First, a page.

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Autonomy’s Lynch Says HP Is ‘Backtracking’ Over Fraud Claims

Peter Judge has been involved with tech B2B publishing in the UK for many years, working at Ziff-Davis, ZDNet, IDG and Reed. His main interests are networking security, mobility and cloud

Autonomy fraud allegation apparently diluted in HP filing

Mike Lynch, whose company Autonomy was bought by HP for $11 billion (£6.7bn) in 2011, has defended his company’s accounts, saying HP is “backtracking” from claims that Autonomy fraudulently exaggerated its business strength before the acquisition.

HP took an $8.8 billion (£5.3bn) accounting charge in November, effectively devaluing its Autonomy acquisition to around $2 billion, which HP CEO  Meg Whitman blamed on accounting fraud by Autonomy executives. Now Lynch’s site, AutonomyAccounts.org, says these claims have softened in HP’s 10-K form,  which must be filed after the end of  the financial year.  Meanwhile, it has been confirmed that the US Department of Justice is investigating Autonomy’s books.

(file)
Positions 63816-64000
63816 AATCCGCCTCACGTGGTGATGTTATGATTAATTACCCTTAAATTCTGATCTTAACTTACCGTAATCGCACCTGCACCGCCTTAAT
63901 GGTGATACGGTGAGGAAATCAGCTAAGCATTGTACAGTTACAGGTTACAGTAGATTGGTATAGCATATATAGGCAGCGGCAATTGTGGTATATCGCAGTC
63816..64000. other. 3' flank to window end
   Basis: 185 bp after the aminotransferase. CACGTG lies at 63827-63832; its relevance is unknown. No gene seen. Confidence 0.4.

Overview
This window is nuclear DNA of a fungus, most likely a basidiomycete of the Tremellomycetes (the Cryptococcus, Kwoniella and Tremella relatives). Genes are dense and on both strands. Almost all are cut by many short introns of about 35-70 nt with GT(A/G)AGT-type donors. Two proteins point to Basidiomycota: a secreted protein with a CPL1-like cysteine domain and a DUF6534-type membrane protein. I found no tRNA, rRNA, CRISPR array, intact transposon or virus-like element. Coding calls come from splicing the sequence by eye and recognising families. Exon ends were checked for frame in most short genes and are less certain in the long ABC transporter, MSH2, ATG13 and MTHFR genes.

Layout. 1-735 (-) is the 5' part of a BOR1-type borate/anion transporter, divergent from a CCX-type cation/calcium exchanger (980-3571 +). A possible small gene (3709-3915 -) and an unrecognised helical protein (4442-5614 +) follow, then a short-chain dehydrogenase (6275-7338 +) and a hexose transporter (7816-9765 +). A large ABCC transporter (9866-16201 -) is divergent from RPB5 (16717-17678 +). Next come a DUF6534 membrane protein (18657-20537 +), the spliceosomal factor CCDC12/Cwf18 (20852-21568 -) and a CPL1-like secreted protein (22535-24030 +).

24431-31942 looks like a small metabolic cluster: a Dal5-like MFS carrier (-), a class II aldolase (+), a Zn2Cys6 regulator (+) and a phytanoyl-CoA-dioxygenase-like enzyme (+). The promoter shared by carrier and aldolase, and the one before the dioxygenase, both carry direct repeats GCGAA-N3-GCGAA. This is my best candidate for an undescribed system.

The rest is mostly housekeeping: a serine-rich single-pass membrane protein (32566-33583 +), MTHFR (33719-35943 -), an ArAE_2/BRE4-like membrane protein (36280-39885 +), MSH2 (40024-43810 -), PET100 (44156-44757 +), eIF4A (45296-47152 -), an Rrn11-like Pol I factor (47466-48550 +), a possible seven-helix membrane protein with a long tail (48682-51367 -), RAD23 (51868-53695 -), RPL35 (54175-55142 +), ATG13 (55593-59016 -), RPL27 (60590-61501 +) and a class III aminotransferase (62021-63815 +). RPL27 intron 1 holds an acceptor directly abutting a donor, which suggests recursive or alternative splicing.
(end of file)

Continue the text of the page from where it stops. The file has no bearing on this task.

Autonomy dishonesty?

Autonomy Landscape“HP finally filed its 10-K …but again failed to provide any detailed information on the alleged accounting impropriety, or how this could possibly have resulted in such a substantial write down,” said Lynch, who claimed HP is having trouble backing up its claims of fraud.

“HP’s failure to provide us and its own shareholders with clarity on these crucial issues does not come as much of a surprise,” he said. “Ever since putting out those very serious but non-specific allegations last month, HP has refused to disclose either the substance of its allegations or any supporting evidence.”

Picking over the filing, Lynch comes up with the following small changes to HP’s language.

In November, HP said that “the majority” of the $5 billion impairment charge was due to Autonomy fraud – now it says the charge “incorporates” alleged improprieties.

Also, HP’s latest filing says it “believes” Autonomy executives misrepresented accounts, but in November, it had stated this as “fact”, according to Lynch, who asks: “Why is [HP] less confident now than it was a month ago?”

HP shareholders have sued auditors Deloitte and KPMG, who examined Autonomy’s books before the acquisition.

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